I’ve written before about the consequences of joking on the aviation radio band. It never occurred to me to address the use of foul language on frequency, until today.

Recently, a comment arrived at this website that needed a reply. Although the comment was trenchant, the email address the commentator used included a foul-language username.

Foul language is not appropriate for this forum, particularly one that examines correct phraseology on the radio. I answered the question and told the commentator the whole transaction will be wiped from this website in 3 days. That should be long enough for my reply to reach him, but not so long as to permanently mar the website.

I found it odd that this individual was highly observant about radio etiquette but blind to the implications of offensive language used in the wrong place at the wrong time.

I’ve heard a lot of irrelevant, snarky transmissions on the radio, but I don’t recall ever hearing foul language. That said, I’ve read about incidents of cursing on the radio lately. I suppose it needs addressing.

Don’t do it.

Do I need to say why? Apparently I do because some pilots are missing the obvious. Communication on aviation frequencies is all about supporting safe flight. Cursing makes no contribution to aviation safety. I could even argue cursing runs counter to safety because it is distracting. It’s distracting to pilots trying to focus on flying and navigating. It’s distracting to air traffic controllers trying to focus on traffic separation and sequencing.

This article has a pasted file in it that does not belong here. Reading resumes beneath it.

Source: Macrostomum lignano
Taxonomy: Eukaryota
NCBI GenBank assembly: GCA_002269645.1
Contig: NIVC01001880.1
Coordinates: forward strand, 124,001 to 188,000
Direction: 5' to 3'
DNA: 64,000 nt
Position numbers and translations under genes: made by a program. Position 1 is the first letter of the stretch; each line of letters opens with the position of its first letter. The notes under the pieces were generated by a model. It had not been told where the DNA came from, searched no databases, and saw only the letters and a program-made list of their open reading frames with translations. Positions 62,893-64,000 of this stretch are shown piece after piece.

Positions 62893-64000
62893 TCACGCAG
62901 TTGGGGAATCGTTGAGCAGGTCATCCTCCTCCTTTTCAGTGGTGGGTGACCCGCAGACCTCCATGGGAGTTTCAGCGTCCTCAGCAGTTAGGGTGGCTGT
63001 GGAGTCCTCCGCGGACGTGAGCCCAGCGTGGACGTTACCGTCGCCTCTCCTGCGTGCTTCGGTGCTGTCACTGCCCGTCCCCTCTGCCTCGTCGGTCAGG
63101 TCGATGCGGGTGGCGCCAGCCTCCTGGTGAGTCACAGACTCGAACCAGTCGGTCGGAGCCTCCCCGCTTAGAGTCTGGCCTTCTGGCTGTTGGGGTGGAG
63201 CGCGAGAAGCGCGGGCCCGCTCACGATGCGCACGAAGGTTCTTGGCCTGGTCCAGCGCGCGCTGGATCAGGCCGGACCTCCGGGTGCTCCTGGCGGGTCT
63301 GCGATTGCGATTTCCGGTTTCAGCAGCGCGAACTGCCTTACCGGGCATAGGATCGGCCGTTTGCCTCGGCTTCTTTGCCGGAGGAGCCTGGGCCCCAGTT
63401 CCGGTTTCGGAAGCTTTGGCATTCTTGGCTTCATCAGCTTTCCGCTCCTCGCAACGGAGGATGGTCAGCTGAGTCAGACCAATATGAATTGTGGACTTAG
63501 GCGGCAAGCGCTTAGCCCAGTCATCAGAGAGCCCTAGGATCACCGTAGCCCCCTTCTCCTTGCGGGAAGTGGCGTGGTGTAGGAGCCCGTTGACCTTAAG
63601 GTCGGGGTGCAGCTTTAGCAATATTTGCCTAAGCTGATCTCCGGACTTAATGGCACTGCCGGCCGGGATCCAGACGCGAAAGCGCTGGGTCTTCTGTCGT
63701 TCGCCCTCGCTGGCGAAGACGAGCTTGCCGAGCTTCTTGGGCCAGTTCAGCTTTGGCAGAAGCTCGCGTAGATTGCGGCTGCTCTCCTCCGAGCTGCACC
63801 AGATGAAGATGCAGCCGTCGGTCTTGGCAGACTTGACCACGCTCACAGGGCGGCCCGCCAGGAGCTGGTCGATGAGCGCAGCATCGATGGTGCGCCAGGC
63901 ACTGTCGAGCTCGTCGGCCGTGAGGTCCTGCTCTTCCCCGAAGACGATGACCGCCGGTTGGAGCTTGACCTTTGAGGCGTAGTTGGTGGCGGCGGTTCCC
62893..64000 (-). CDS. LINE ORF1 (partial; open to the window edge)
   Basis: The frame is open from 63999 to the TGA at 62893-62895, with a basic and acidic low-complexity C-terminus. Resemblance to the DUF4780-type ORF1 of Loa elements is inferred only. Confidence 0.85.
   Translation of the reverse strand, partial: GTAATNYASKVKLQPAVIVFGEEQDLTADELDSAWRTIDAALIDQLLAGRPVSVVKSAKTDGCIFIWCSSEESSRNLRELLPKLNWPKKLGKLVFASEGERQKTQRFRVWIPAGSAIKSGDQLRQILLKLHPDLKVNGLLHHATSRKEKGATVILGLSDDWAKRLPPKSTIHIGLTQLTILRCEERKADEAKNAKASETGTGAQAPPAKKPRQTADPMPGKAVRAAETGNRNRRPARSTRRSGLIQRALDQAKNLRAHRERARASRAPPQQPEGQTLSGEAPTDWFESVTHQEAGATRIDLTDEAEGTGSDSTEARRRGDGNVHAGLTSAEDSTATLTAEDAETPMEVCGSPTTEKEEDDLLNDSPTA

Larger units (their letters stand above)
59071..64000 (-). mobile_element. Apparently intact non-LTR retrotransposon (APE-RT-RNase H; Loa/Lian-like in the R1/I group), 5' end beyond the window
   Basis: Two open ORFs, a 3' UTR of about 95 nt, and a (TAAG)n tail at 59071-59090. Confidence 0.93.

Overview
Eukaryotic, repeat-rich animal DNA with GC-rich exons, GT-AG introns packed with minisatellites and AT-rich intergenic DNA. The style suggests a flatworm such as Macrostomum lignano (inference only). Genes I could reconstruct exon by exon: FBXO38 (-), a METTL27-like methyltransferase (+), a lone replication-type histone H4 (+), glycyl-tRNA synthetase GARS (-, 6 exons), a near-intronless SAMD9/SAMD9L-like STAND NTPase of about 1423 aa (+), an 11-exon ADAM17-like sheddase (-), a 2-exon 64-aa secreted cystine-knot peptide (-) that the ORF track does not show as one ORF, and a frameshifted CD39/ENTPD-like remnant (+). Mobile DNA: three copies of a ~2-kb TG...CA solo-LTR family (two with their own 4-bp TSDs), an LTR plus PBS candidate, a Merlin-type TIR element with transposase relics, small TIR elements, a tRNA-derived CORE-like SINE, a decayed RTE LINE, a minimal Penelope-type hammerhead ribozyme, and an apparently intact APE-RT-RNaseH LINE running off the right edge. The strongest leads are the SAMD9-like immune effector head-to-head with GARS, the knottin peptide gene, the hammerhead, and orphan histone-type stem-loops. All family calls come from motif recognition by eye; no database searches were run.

That’s the high-level view of the argument. Here’s the low-level view. If you value your FCC Radio Station Permit, which is a required part of your pilot credentials, don’t curse on the aviation radio band. If you value your pilot’s license, also a vital component, don’t curse on the aviation radio band. Cursing on frequency could result in suspension or loss of both certificates.

Is that enough? Good. Let’s get back to discussing proper radio phraseology.




As of October 31, 2019, I have permanently deleted the Aircraft Radio Simulator from its home at ATCinsider.com. The program developed so many glitches, it became non-functional. Given that the simulator was extremely limited in scope, I decided to delete it and start a new simulator from scratch. More on that in a moment.

Although the simulator was the primary feature at ATCinsider.com, that website remains for those pilots who wish to use a course called Clearance Magic.

Clearance Magic is a pay-to-use course designed for IFR pilots. The program lets pilots practice copying IFR clearances from ATC. At present, this is the only fully functional program at ATCinsider.com. IFR pilots can navigate to the course beginning at the introductory page at IFRclearance.com.

In the near future, I will transfer Clearance Magic to another website, making ATCinsider.com obsolete. Therefore I’m recommending, unless you are an IFR pilot or a pilot working on an instrument rating, that you ignore all references to ATCinsider.com in the contents of this website.

I am working on a new simulator but the progress on it has been extremely slow. I wish I could provide you with an update on when a test version of the new simulator will be available, but I can’t even see the light at the end of the tunnel. Rest assured, any updates on the new simulator will be immediately posted at this website.

In summary, the Aircraft Radio Simulator is no more. I am working on a new version with no estimated time in service. ATCinsider.com is relevant only to IFR pilots wishing to use Clearance Magic. I apologize to you if you were excited about practicing your VFR radio work using the simulator. I know this is disappointing news. In the meantime, my books are a good resource. I’ll continue to work hard in the background to give you quality tools for improving your radio skills.